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Escape   /ɪskˈeɪp/   Listen
Escape

verb
(past & past part. escaped; pres. part. escaping)
1.
Run away from confinement.  Synonyms: break loose, get away.
2.
Fail to experience.  Synonym: miss.
3.
Escape potentially unpleasant consequences; get away with a forbidden action.  Synonyms: get away, get by, get off, get out.  "I couldn't get out from under these responsibilities"
4.
Be incomprehensible to; escape understanding by.  Synonym: elude.
5.
Remove oneself from a familiar environment, usually for pleasure or diversion.  Synonym: get away.  "The president of the company never manages to get away during the summer"
6.
Flee; take to one's heels; cut and run.  Synonyms: break away, bunk, fly the coop, head for the hills, hightail it, lam, run, run away, scarper, scat, take to the woods, turn tail.  "The burglars escaped before the police showed up"
7.
Issue or leak, as from a small opening.



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"Escape" Quotes from Famous Books



... Victoria stood upon that stone, when she visited Stirling Castle, a few years ago, on her way to Balmoral. Balmoral is a country seat she has among the Highlands, far to the north, in the midst of the wildest solitudes. The queen goes there almost every summer, in order to escape, for a time, from the thraldom of state ceremony, and the pomp and parade of royal life, and live in ...
— Rollo in Scotland • Jacob Abbott

... the old lady; "as we cannot escape the Norman neighbourhood, or get beyond the sound of their curfew, it signifies not whether they be near our walls or more far off, so that they enter them, not. And, Berwine, bid Hundwolf drench the Normans with liquor, and gorge them with food—the ...
— The Betrothed • Sir Walter Scott

... he laughed jovially, "did'st think to escape me, then —thou fool, I have followed on thy tracks all day. By the eyes of God, I would have followed thee to hell! I want thee in Garthlaxton—there be gibbets for thee above the keep—also, there are my hounds—aye, I want thee, Messire Beltane ...
— Beltane The Smith • Jeffery Farnol

... On the other hand, it could hardly escape the notice of the allied powers, the Argives, Athenians, and Boeotians, as also those of the Corinthians themselves who had received a share of the king's moneys, or for whatever reason were most ...
— Hellenica • Xenophon

... forth a-foot from the palace-gate and hied on till they came in at the gate of the street where Abu al-Hasan al-Khali'a dwelt. He saw them and said to his wife Nuzhat al-Fuad, "Verily, all that is sticky is not a pancake[FN77] they cook nor every time shall the crock escape the shock. It seemeth the old woman hath gone and told her lady and acquainted her with our case and she has disputed with Masrur the Eunuch and they have laid wagers each with other about our death and are come to us, all four, the Caliph and the Eunuch and the Lady Zubaydah ...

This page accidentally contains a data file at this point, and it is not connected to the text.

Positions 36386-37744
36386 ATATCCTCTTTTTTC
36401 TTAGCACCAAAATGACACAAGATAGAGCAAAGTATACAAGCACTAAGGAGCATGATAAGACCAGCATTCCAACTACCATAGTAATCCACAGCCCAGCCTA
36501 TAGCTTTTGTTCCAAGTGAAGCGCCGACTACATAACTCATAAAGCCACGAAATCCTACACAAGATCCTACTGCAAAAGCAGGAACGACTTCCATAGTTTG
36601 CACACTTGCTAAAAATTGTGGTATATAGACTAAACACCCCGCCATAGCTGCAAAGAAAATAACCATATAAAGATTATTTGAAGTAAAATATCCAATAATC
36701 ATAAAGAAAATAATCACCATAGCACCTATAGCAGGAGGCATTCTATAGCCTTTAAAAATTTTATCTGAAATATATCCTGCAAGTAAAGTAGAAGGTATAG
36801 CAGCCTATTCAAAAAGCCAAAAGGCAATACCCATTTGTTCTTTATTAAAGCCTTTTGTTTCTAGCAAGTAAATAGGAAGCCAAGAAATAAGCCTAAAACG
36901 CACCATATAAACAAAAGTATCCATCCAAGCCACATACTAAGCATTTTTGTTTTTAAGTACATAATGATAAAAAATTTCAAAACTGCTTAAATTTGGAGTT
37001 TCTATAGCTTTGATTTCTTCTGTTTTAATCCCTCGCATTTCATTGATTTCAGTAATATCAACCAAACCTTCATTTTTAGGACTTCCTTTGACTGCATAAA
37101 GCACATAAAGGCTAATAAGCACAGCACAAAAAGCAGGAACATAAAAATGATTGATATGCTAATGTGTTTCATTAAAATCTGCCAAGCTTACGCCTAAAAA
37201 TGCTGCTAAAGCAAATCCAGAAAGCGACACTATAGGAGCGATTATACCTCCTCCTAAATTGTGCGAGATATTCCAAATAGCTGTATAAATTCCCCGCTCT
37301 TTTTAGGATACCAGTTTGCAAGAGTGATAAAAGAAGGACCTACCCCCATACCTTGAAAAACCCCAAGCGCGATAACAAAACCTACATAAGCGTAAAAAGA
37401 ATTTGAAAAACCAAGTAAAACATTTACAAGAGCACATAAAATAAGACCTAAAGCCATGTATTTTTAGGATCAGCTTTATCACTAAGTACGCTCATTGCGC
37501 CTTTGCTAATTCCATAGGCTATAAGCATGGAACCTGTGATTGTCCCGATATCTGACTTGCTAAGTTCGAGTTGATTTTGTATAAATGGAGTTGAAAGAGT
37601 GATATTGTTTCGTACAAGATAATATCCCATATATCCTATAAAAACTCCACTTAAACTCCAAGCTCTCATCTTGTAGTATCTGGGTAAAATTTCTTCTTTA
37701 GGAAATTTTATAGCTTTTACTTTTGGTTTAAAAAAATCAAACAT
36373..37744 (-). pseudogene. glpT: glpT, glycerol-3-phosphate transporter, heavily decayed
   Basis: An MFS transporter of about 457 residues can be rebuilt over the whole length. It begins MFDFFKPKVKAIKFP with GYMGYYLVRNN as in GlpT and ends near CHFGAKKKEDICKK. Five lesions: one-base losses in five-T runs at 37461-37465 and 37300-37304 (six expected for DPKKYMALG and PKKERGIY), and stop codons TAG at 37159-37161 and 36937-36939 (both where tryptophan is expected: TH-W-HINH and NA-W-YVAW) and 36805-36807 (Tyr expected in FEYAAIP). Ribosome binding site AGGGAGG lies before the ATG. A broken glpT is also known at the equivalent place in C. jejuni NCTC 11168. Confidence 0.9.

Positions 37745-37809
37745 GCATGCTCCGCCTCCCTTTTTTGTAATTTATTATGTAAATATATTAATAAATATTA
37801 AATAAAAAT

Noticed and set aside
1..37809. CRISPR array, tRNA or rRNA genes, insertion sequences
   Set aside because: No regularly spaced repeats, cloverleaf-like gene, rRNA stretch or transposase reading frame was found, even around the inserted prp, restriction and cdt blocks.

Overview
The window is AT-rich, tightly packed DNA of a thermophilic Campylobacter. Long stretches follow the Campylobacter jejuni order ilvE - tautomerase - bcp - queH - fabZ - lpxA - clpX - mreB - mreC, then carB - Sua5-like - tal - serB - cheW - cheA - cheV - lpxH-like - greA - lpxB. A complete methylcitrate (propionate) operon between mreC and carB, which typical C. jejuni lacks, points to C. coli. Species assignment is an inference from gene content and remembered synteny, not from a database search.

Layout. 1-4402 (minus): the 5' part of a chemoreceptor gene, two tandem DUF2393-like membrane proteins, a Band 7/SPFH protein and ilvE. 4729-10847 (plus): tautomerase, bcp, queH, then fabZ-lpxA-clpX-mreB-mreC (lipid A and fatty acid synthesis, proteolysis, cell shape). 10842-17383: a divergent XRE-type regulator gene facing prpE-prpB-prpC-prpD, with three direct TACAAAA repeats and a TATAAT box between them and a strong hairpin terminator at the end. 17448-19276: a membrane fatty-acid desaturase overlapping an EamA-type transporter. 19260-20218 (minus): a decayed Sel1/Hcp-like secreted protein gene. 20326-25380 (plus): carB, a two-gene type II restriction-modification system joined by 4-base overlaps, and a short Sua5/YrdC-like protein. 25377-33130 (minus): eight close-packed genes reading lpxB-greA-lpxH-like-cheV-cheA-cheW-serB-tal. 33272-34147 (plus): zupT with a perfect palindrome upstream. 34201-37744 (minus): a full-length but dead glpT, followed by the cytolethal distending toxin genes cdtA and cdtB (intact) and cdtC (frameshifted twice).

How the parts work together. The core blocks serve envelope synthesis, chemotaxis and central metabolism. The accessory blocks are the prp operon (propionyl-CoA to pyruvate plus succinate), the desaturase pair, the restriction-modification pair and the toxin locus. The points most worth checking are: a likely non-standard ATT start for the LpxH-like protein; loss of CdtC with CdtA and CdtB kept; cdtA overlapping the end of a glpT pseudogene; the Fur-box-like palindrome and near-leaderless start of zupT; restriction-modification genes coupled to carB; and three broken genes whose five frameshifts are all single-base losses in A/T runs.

— Supplemental Nights, Volume 1 • Richard F. Burton

... so fierce and terrible a nature, both Buddha in Heaven and the Taoist Celestial Ruler sent down whole legions of celebrated warriors to help the Master's servant. The Ox-demon tried to escape in every direction, one after the other, but his efforts were in vain. Finally defeated, he was made to promise for himself and his wife to give up their evil ways and to follow the holy precepts of the ...
— Myths and Legends of China • E. T. C. Werner

... a shell hit the steam connections of her whistle and the escape of steam which followed drove off some of the smoke, and let her see what she was doing. Lieutenant Carter, commanding the Intrepid, placed the nose of his ship neatly on the mud of the western bank, ordered his ...
— History of the World War - An Authentic Narrative of the World's Greatest War • Francis A. March and Richard J. Beamish

... of the first cessation,—though still the drops came dimpling into the water that rippled against the pebbles beneath the bridge,—of the first partial cessation of the shower, to escape, and returned towards the hotel, with this kindliest of summer rains falling upon us most of the way In the afternoon the rain entirely ceased, and the weather grew delightfully radiant, and warmer than could well be borne in the sunshine. U—— and I walked to the village of Villeneuve, —a ...
— Passages From the French and Italian Notebooks, Complete • Nathaniel Hawthorne

... Paynter threw open the door in the act of making the extraordinary request, escape was impossible. Queed found himself inside the room before he knew what he was doing. As for Mrs. Paynter, she somewhat treacherously slipped away to consult with Laura ...
— Queed • Henry Sydnor Harrison

... detectives are bunglers, and oftentimes would rather let the culprit escape than catch him. I doubt if you ever see the jewels again. But no matter; it will all come right. Tell your ...